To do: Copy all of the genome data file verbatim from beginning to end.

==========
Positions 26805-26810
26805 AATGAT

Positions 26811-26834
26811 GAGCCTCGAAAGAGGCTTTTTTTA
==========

Positions 26805-26810
26805 AATGAT

Positions 26811-26834
26811 GAGCCTCGAAAGAGGCTTTTTTTA